Thank God there was no-one else around to see it, or this could have become really embarrassing. Explaining why one of your best agents was in jail to your Director and the SecNav was one thing. Explaining why he'd been carted off to the nearest padded assessment area was quite another.
McGee had clearly had the same thought, since that tide of spluttering giggles now began to subside. After a few more moments, they stopped completely, enough for Tim to find the strength to sit up, push Jethro onto his back, and give him the mother of all tummy-rubs.
To Gibbs' surprise, and then proud approval, he then pulled a large canteen from his back-pack – using most of its contents to fill up Jethro's bowl, before joyously dumping the rest over his head.
Gibbs couldn't blame him for that. Even in partial shade, it had to be pushing into the nineties. In temperatures this high, you had to keep yourself hydrated – especially when your dog had just dragged you, willingly or otherwise, on such a strenuous run.
Little wonder, then, that DC's biggest boy-scout now rose to his feet and set off for a refill – a public water tap in one of the picnic areas nearby put to gratefully quenching, face-cooling use.
Still covertly watching him, Gibbs felt his smile widen from a fatherly proud memory. Yes, he'd endured days of razzing afterwards, but when he'd brought his Scout troop in for that visit –hell, even DiNozzo had grudgingly admitted, eventually, that Tim McGee had a great way with kids.
And wasn't that typical of him, too, that he'd brought two canteens with him instead of just one?
Yeah, that was Tim McGee all over. No-one took that 'be prepared' motto more seriously than he did. And while his tracker skills might be a bit rusty, Gibbs dryly decided to let that little faux pas slide.
Still oblivious to his presence, the boy was clearly enjoying himself, just loving this peaceful Sunday. Such relaxation was so rare, such a precious break away from the horrors they had to deal with, and – yes, Gibbs knew that when such moments came, they had to be cherished, without any interruptions.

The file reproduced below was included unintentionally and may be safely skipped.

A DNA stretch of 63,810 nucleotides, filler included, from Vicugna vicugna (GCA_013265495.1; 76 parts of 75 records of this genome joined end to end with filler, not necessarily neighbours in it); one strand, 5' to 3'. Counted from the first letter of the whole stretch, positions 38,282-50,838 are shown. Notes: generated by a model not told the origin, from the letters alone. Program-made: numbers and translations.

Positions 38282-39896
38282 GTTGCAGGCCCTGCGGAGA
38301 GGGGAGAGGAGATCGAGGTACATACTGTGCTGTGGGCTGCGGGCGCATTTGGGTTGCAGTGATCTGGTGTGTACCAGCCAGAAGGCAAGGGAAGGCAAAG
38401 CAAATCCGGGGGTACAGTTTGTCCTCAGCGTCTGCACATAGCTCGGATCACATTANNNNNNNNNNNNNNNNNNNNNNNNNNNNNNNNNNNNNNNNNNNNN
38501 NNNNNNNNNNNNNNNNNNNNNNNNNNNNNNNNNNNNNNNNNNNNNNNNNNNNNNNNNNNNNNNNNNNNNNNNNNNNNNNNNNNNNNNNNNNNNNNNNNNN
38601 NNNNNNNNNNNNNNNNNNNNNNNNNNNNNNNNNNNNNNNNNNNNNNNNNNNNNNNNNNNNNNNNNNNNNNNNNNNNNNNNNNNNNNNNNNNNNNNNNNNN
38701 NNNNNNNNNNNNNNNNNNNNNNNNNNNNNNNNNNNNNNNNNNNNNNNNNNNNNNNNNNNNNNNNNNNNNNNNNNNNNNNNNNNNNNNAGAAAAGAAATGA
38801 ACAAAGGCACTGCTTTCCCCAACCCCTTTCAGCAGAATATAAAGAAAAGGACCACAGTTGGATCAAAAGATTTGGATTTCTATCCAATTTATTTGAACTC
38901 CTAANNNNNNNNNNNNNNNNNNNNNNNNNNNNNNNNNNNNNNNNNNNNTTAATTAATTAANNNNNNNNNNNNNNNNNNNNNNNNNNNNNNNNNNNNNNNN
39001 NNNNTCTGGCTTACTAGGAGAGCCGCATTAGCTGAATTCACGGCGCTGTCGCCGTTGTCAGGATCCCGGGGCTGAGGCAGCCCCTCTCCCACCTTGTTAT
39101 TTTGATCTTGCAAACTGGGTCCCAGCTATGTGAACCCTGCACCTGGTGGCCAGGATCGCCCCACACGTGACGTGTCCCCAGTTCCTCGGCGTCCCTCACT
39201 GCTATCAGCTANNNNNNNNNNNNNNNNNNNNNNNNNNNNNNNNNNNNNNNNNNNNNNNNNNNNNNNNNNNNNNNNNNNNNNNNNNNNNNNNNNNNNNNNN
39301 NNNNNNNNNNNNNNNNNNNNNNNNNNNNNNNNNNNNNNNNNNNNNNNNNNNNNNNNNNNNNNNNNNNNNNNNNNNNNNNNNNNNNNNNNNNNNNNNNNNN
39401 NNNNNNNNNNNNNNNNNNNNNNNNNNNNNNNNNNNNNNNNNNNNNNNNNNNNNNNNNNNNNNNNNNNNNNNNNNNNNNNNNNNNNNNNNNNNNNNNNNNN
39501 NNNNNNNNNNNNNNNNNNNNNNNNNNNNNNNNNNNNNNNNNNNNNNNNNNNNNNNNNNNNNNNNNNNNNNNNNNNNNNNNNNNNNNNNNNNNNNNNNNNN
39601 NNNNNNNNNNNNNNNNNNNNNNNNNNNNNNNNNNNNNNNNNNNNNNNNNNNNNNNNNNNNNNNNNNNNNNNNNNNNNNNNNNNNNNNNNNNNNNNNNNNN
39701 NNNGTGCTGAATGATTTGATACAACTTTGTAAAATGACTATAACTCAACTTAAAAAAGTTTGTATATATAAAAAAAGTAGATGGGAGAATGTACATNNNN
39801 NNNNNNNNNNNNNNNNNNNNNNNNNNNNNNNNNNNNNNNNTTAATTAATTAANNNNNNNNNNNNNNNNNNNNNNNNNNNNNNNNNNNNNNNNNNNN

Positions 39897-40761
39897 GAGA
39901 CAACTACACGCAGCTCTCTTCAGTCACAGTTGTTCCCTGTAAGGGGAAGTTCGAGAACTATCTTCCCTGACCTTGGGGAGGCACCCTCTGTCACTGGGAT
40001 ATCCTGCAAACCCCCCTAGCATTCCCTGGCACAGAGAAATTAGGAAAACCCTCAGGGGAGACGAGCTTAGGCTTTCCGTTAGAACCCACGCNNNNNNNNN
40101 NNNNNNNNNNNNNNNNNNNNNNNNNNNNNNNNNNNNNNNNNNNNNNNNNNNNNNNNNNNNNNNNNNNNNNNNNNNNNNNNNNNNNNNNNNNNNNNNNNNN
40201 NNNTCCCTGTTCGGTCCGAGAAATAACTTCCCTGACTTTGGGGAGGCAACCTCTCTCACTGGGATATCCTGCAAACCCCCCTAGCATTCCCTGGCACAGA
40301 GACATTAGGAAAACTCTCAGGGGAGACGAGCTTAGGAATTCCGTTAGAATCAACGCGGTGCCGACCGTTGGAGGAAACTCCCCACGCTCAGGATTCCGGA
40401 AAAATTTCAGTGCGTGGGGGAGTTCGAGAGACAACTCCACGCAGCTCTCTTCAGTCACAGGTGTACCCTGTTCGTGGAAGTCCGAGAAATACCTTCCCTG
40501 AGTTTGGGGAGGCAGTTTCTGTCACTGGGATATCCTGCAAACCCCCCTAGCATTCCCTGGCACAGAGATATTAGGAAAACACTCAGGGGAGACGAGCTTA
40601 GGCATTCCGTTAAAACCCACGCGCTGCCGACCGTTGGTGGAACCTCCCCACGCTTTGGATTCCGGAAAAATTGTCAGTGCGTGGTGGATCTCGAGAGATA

It was good for him, too, just to sit here, in peaceful quiet, and watch this scene of carefree innocence. He was even laughing now as he watched Tim return to an eager nose and happily wagging tail – a playful wrestle as he lay back down in the grass speaking volumes for this new bond between them.
Just two weeks earlier, in a battle of mutual desperation, it had been a wholly different story – one that had left Tim McGee with a badly mauled arm, and a natural fear that it would happen again. So to see him now, snuggled against the dog that could have killed him, really was something special.
Not even Jethro's deadweight belly-flop on top of him broke, or disturbed, his peaceful contentment. Instead, tousling Jethro's ears, Tim stretched out beneath him, settling back for a well deserved nap.
He'd need it too, especially after that run, and – yes, Gibbs knew it was time, now, to leave him to it.
Tomorrow, they'd both be back in the brutal world of death, violence and senseless destruction. But as Gibbs stole silently away, he knew they'd always have this other world to come back to – a peaceful sanctuary, right on their doorstep, where dads could be dads, boys could be boys, and dogs could be dogs.
Taking a final glance behind him, Gibbs smiled. He'd settle for that. Yeah, he'd gladly settle for that.